I used assisted publication. I employed a publishing house to edit my text, and to handle printing and distribution. I over-estimated the number of copies needed, so have quite a few remaining. This was an expensive mistake. However, I am very happy with the presentation of the finished product. The publisher also submitted the eBook to Amazon for me.
When it was finally printed.
The publisher sent me a proof copy of the book, and that was a major step in my life. Holding those pages made me so proud and excited. I was also very nervous to find out what my friends and family would think of my efforts. Thankfully, everyone seems pleased with the result.
Overall, I feel very satisfied that I published this book.
There was not room in my book for all the memories of my childhood and early life. For months, I have been writing blogs about many more aspects, and I then publish them on my website. Maybe there will eventually be enough blogs to pull together into another book. Also on my website, you can buy a paperback copy of the book, direct from the printer. There are also links to Amazon kindle, where you can buy my other books.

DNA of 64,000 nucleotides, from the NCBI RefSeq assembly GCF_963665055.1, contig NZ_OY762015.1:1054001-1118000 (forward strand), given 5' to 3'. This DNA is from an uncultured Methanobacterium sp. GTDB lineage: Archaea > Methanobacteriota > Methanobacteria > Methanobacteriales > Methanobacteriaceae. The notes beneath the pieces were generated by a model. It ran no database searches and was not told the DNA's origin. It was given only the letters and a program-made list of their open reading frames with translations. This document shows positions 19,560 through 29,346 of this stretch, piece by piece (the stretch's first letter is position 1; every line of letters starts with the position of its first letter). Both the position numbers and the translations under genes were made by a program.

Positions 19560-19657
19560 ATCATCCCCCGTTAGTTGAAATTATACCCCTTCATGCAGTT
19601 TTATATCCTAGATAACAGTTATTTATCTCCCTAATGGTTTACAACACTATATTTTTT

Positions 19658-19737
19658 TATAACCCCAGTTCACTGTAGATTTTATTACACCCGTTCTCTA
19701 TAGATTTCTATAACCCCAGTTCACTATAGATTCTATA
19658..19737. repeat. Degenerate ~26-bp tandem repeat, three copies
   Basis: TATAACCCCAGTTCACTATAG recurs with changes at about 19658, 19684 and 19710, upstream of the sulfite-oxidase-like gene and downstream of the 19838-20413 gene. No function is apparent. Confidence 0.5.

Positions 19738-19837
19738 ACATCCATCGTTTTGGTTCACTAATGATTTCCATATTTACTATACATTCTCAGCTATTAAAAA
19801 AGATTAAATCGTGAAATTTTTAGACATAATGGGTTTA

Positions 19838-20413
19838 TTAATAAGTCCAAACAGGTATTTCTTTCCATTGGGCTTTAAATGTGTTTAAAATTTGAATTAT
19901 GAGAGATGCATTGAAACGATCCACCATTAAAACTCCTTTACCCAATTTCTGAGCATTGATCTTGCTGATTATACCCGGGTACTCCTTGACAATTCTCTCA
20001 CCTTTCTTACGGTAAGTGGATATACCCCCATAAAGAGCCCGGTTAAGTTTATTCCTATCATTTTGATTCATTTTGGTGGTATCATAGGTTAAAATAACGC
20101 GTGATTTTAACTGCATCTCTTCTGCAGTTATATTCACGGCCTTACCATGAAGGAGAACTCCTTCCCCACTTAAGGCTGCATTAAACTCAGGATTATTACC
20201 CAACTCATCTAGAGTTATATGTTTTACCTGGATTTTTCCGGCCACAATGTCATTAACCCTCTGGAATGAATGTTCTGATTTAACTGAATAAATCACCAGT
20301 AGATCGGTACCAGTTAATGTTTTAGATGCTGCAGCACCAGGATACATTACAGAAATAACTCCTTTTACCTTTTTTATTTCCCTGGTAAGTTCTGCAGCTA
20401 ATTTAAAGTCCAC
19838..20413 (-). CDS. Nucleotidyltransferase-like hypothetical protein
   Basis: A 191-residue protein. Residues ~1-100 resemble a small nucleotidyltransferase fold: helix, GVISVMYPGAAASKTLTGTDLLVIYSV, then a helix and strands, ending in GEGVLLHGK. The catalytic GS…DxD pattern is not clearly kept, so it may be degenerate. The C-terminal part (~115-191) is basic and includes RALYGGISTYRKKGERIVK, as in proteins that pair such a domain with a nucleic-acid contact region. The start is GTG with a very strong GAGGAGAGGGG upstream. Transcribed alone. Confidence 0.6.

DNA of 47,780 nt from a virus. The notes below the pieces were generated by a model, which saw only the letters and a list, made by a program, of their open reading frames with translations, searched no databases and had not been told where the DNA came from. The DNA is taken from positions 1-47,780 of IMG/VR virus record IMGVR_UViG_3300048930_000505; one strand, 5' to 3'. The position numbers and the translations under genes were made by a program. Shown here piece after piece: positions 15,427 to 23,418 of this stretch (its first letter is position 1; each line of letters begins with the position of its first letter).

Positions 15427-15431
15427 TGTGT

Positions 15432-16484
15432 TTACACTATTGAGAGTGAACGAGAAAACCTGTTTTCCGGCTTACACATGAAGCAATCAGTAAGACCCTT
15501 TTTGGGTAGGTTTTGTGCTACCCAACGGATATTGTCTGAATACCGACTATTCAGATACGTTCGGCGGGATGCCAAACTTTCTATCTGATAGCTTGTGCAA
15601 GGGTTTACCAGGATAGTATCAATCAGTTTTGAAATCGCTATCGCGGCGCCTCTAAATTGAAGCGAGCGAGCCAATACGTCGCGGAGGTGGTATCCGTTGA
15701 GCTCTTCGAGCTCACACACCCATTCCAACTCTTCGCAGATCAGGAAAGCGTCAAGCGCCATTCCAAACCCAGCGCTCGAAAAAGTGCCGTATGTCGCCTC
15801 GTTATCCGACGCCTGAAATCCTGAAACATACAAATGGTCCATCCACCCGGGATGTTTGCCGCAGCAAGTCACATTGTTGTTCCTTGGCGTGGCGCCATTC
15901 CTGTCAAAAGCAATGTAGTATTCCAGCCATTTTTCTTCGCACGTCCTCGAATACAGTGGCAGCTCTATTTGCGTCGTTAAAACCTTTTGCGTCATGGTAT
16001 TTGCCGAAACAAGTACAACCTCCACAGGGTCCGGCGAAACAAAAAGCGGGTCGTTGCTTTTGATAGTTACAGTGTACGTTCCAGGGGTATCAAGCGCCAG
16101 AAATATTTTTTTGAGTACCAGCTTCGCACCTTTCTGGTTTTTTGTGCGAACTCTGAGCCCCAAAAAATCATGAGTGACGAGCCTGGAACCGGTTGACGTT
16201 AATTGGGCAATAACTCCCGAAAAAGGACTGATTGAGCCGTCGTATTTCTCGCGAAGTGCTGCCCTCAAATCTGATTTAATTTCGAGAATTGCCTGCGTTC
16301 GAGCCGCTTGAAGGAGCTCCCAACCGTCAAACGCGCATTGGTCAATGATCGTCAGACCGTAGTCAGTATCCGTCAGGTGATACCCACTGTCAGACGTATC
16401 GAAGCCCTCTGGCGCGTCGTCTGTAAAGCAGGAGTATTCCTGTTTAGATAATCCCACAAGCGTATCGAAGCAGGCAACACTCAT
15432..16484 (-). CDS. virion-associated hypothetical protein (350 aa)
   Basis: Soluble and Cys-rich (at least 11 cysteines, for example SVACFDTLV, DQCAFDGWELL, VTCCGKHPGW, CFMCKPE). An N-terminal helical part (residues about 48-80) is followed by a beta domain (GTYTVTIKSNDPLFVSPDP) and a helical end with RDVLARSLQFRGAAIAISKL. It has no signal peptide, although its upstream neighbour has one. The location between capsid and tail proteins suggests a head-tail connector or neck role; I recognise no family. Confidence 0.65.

My fiction books.
Since the Redgens of Redford was published, I have also begun publishing romance novellas, some linked to the writing of Jane Austen. I self-publish on Amazon Kindle.
My writing space
I have encouraging mottos pinned up over my desk e.g.:
‘I’m not perfect, but I’m enough.’
‘I’m not 80; I’m 16 with 64 years of experience.’
There is also my favorite photo of my late husband, smiling down on me.
How do I celebrate finishing a book?
I start planning the next book (or 2).
I usually have the radio playing classical music, as it makes the house seem less empty.
Where ideas come from
Now I write romances, which I set in Australian country towns. The ideas sometimes come from Jane Austen’s novels, sometimes from my own past experiences.
I develop quite a detailed outline of the plot, so that it makes sense. [using Obsidian, a very helpful online tool.] I make sure I have an introduction section, a problem to be solved, difficulties along the way, a climax, and somewhere a twist, that will surprise both me and the reader.